Yeah, 'cause it was so tempting to believe it was possible, but it was mostly the idea that it would just be with a couple heroic acts like nutmeg oil or a smoothie diet or just a flurry of kale or repentance or a better attitude.
It just reminded me of all those old Prosperity sermons, where, you know, "God has written you a check and you just won't take it to the bank."
And it's that feeling that sort of puts back on the sufferer that sense of ultimate responsibility to fix everything about their own life.
So it's--it's hard being around suffering people without wanting to rush in with the solution, but most of the things that change us won't be things that anyone can help us with.
And that is a-- that is like a strange hard thing about love.
So, we had Atul Gawande on "Tell Me More," and he talked about how the sort of scramble to preserve life at all costs often makes things much worse.
Do you have feelings about hospice or palliative care?
I think palliative care is such a beautiful framework for how I hope that I can make decisions about life.
The beauty of that profession isn't having the wisdom to learn when and how to let go, 'cause that's a different kind of courage.
I want that courage, too, to, like, when you feel it, to let go at the right time so you can make things... beautiful even in your limitations.
You and I have both lost friends.
Did you have any thoughts about how to talk to somebody in those final days?
Have you learned anything that everyone else should know?
Think there's just such a rush, right?
That rushed, panicked feeling of wanting to say everything.
I think just, um... reminding myself that there's nothing-- there's nothing to say except the funny stuff and the loving stuff.
And just--it's mostly just being willing to get up close, 'cause that's what kind of takes a minute, to have the courage to be close to something that's gonna break your heart.
I think it's hard to love people all the way.
It's easier to let go right before.
So just stepping into those last, hard little bits...
I think that's just-- that's just presence.
How old do you think you'll live to be?
I like to imagine.
I'll hit 50.
That gives me 9 years to be a menace.
With my diagnosis and the kind of constellation of what's possible right now medically, it feels not painful for me to reach for that.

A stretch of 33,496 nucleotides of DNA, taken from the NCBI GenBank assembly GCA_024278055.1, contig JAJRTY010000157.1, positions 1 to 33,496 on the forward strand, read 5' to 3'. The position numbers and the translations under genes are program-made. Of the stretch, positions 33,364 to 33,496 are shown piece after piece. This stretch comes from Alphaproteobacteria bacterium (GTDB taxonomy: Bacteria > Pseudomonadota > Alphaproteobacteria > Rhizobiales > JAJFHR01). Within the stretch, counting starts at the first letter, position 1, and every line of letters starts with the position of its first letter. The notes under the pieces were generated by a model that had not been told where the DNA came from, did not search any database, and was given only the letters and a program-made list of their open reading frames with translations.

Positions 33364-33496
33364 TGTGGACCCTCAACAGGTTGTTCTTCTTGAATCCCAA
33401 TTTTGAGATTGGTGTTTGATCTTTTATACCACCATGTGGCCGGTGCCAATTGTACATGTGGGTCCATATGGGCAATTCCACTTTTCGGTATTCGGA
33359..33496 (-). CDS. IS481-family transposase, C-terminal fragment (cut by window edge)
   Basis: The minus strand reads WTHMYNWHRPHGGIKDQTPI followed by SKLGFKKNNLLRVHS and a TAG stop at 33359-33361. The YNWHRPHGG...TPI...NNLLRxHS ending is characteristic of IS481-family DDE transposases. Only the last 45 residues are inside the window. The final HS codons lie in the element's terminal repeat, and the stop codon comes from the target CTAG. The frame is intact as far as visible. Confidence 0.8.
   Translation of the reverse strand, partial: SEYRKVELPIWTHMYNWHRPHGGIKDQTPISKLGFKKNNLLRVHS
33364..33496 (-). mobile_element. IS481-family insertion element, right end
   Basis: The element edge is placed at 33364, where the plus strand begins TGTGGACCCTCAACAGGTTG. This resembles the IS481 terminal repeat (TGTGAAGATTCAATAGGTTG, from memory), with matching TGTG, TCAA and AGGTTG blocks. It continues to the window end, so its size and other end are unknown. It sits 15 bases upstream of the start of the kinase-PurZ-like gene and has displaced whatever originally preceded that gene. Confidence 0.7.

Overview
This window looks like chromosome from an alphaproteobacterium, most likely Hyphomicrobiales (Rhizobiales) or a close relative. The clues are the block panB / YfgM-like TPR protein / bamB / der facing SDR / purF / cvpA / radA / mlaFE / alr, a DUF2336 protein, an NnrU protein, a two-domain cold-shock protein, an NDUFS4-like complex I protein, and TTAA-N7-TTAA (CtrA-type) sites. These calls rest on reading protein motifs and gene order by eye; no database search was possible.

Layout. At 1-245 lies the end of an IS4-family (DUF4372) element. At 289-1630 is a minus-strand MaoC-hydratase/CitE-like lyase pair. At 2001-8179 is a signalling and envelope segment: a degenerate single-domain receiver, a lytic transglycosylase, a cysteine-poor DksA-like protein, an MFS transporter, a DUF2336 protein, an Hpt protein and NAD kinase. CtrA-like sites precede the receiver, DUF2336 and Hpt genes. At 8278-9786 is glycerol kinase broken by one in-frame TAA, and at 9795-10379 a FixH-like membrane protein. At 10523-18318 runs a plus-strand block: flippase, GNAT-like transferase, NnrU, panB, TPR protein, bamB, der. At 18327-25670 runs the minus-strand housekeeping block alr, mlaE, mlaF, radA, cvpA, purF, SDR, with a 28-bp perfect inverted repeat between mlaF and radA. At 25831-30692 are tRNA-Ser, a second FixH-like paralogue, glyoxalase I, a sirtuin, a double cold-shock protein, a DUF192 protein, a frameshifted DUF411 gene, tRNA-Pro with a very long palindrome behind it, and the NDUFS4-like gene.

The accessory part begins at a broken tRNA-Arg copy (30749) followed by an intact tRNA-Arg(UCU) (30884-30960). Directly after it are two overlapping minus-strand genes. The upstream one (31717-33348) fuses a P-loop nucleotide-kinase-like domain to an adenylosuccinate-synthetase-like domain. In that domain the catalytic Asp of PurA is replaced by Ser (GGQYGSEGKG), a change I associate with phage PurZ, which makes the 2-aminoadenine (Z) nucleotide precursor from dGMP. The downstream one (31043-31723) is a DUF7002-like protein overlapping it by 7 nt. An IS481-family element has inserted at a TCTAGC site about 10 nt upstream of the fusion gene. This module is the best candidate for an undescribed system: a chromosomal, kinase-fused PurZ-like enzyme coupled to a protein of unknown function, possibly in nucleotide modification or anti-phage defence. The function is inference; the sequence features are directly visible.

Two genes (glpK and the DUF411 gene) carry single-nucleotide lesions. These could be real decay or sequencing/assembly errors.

So then I can imagine my kid graduating.
I can imagine... enough to have the luxury of imagination.
So the more I can keep putting hopes in front of me, the more I can tell that I am, like, doing the serious work of living.
You talked about this thing that, uh... Thomas Aquinas called "the sweetness"?
I came out of my terrible surgery right after the diagnosis, and nothing in my life was going to be OK again.
And I couldn't even imagine... Next week.
It just felt like everything dissolved, but I had this overwhelming feeling of feeling loved, like really loved.
Differently than you had known before?
Just kind of like cherished, you know?
And--and part of it was like the-- like I'm in a hospital bed looking around at people's gorgeous moony faces-- Yeah.
like shining love on me.
and then I felt not like a failure, you know, I felt not disposable.
And it had just been so long of not having my pain listened to.
And so when I felt loved and I felt weirdly spiritually loved by God and that it had nothing to do with any of my efforts.
And I think that was maybe the first time in my life where I didn't really feel like I needed to do any spiritual work at all.
There was no, like, getting in your prayer time or going to church or feeling like I was trying to be a good person.
I just felt as I was in my most absurd state, I felt, um... beloved, and that was intense and lasted a few months and then it went away.
Well, that was what was so interesting to me is that after it went away, you were talking to people who'd had similar experiences-- academics and writers and believers of all types, And they said, "Mm-hmm."
So it goes.
You just get a taste of lovely things.
It just-- it's a strange feeling to feel like nostalgic for the worst moment of your life.
But I do.
I did kind of have a sense that, like, maybe that's what Heaven feels like-- something--something that feels a lot like love.
So...all this life experience, all the study, all these moments, do you have a... a statement or a position about the meaning?
I think-- I think life is really bad math.
I think anything we try, any formula, we try to make it add up.
And it won't, not like that.
I guess 'cause I-- it's where-- I always try to think of, "Is there a Prosperity Gospel "that I really believe in?
"Is there a version of a good, like, the best life now that I would stand by?"
I think it's that... when you are in the worst moments of your life, God and other people will show up, but all of it, like, all the best parts, even with stuff I'm absolutely terrified about, like, all of that is just love.
Like it's all the things I don't want to live without.
Life is terrible math.
But, like--but love, it really is kind of the only Prosperity Gospel I really believe in.
I'm so happy that you came.
Thanks a lot for saying yes.
Kelly... you're my favorite.
If you loved this conversation, you might also enjoy related episodes with Atul Gawande and Father Greg Boyle.
For more on the science of faith and character that Kate Bowler so exemplifies, please, listen to my follow on podcast at "Kelly Corrigan Wonders" or watch our companion video at pbs.org/kelly.
♪ ♪ ♪